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Given a filtered probability space $(\Omega, \mathscr{F}, \{\mathscr{F_n}\}, \mathbb{P})$ where $\mathscr{F_n} = \mathscr{F_n}^{Z} \doteq \sigma(Z_0, Z_1, \ldots, Z_n)$, show that $Z = (Z_n)_{n \geq 0}$ is a $(\mathscr{F}_n^Z, \mathbb{P})$-martingale where $Z$ is given by:

$Z_{n+1} = 2Z_n$ w/ prob 1/2

$Z_{n+1} = 0$ w/ prob 1/2

and $Z_0 = 1$.


What I tried:

Define the iid random variables $V_0 = 1$,

$V_1, V_2, \ldots \sim P(V_i = 0) = P(V_i = 2) = 1/2$. Then, $Z_n = \prod_{i=0}^{n} V_i$.

  1. $Z_n$'s are bounded and hence integrable.
  2. $Z_n$'s are adapted to their natural filtration.
  3. $E[Z_n \mid \mathscr{F_m}] = Z_m$

\begin{align} \text{LHS} & = E\left[\prod_{i=0}^{n} V_i \mid \mathscr{F_m}\right] \\ & = E\left[\prod_{i=0}^{n} V_i \mid \mathscr{F_m}\right] \\ & = E\left[\prod_{i=0}^{m} V_i \prod_{i=m+1}^{n} V_i\mid \mathscr{F_m}\right] \\ & = E\left[Z_m \prod_{i=m+1}^{n} V_i\mid \mathscr{F_m}\right] \\ & = Z_m E\left[\prod_{i=m+1}^{n} V_i\mid \mathscr{F_m}\right] \\ & = Z_m E\left[\prod_{i=m+1}^{n} V_i\right] \tag{*} \\ & = Z_m \prod_{i=m+1}^{n} E\left[V_i\right] \text{ by the independence of the $V_i$'s} \\ & = Z_m \prod_{i=m+1}^{n} E\left[V_i\right] \\ & = Z_m \prod_{i=m+1}^{n} (1) \\ & = \text{RHS} \quad \text{QED} \end{align}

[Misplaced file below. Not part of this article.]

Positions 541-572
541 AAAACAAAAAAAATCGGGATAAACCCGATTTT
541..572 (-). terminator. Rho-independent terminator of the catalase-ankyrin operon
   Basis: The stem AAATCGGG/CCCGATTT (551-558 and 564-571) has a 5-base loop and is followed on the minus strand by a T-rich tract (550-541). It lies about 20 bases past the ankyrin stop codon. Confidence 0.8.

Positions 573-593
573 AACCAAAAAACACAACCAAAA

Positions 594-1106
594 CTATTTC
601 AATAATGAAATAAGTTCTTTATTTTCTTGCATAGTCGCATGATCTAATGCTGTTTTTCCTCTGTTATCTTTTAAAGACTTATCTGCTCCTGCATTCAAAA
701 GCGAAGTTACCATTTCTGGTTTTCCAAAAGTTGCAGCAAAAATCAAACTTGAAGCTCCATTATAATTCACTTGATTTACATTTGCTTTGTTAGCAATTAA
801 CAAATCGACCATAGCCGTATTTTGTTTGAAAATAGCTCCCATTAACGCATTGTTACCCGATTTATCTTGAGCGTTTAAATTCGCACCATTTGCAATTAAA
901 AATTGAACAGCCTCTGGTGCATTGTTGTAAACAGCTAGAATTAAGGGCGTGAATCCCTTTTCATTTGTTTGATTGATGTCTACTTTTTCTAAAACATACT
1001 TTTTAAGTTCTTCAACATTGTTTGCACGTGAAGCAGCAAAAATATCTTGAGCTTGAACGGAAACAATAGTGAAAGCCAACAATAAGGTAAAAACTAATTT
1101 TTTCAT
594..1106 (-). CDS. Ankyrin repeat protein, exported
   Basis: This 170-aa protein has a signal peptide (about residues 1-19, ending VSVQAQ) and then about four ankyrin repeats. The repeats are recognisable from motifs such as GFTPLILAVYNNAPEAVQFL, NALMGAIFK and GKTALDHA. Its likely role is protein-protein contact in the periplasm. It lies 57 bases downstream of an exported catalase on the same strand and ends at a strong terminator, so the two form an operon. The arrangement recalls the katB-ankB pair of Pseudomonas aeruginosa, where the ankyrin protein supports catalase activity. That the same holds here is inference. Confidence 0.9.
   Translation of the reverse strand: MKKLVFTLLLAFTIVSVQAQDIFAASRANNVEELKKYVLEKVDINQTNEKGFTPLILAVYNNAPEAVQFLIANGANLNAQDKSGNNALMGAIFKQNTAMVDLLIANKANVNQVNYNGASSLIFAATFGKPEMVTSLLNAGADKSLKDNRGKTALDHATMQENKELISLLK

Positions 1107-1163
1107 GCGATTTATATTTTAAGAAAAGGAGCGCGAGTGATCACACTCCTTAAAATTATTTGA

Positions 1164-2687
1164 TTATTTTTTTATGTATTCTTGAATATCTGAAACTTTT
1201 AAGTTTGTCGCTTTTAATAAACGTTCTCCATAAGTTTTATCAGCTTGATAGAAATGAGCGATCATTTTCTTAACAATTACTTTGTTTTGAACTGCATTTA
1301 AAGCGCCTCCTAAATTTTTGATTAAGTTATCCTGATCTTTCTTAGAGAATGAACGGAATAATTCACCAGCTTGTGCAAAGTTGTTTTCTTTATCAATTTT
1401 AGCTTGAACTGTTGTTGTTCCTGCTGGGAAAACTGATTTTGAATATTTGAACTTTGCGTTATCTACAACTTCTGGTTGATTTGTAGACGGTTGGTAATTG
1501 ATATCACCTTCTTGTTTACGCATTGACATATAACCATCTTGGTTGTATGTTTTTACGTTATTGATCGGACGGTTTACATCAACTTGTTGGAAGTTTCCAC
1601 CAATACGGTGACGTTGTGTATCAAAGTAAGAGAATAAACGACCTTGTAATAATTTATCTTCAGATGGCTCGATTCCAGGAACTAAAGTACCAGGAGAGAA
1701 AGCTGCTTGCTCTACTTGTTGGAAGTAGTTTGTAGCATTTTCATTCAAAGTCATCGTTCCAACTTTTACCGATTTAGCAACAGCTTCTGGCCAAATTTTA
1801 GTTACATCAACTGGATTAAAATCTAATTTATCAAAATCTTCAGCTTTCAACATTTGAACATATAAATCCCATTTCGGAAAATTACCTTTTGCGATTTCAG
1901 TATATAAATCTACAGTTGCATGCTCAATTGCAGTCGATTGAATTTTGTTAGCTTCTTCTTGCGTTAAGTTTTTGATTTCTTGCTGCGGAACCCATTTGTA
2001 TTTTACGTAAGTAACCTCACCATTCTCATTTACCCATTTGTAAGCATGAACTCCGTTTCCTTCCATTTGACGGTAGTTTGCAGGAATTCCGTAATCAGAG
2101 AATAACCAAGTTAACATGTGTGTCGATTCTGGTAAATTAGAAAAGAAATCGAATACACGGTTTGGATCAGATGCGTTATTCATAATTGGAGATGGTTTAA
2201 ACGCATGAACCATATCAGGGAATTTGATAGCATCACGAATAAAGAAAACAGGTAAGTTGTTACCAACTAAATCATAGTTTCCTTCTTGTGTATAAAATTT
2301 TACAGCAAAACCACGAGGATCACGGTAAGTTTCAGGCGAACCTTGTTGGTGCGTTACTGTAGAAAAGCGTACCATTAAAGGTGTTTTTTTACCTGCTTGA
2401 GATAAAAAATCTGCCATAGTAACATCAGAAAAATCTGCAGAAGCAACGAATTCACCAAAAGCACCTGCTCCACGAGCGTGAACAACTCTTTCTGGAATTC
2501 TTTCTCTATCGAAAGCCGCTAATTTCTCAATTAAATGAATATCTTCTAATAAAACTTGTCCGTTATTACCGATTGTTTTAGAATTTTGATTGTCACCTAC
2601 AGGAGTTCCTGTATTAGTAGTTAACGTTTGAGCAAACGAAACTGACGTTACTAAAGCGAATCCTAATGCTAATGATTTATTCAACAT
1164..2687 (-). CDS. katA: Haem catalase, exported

(*) I guess this is true if $\sigma(Z_0, Z_1, \ldots, Z_n) = \sigma(V_0, V_1, \ldots, V_n)$? Is it that $\sigma(Z_0, Z_1, \ldots, Z_n) = \sigma(V_0, V_1, \ldots, V_n)$?

Any mistakes or missing steps?

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$\mathscr G_m = \sigma(V_1,\ldots,V_m)$ is strictly larger than $\mathscr F_m = \sigma(Z_1,\ldots,Z_m)$. ($\mathscr G_m$ has $2^{2^m}$ measurable sets while $\mathscr F_m$ only has $2^{m+1}$)

But $\mathscr F_m$ is a subset of $\mathscr G_m$ and so $E[X \mid \mathscr F_m] = E[E[X \mid \mathscr G_m] \mid \mathscr F_m]$.

Now, with $X$ being independant of $\mathscr G_m$, $E[X \mid \mathscr G_m] = E[X]$ which is a real number, it is more a constant than a random variable.

Then $E[E[X] \mid \mathscr F_m] = E[X]$.

Or you could also argue that being independant of $\mathscr G_m$ implies being independant of $\mathscr F_m$ and conclude that $E[X \mid \mathscr F_m] = E[X]$.

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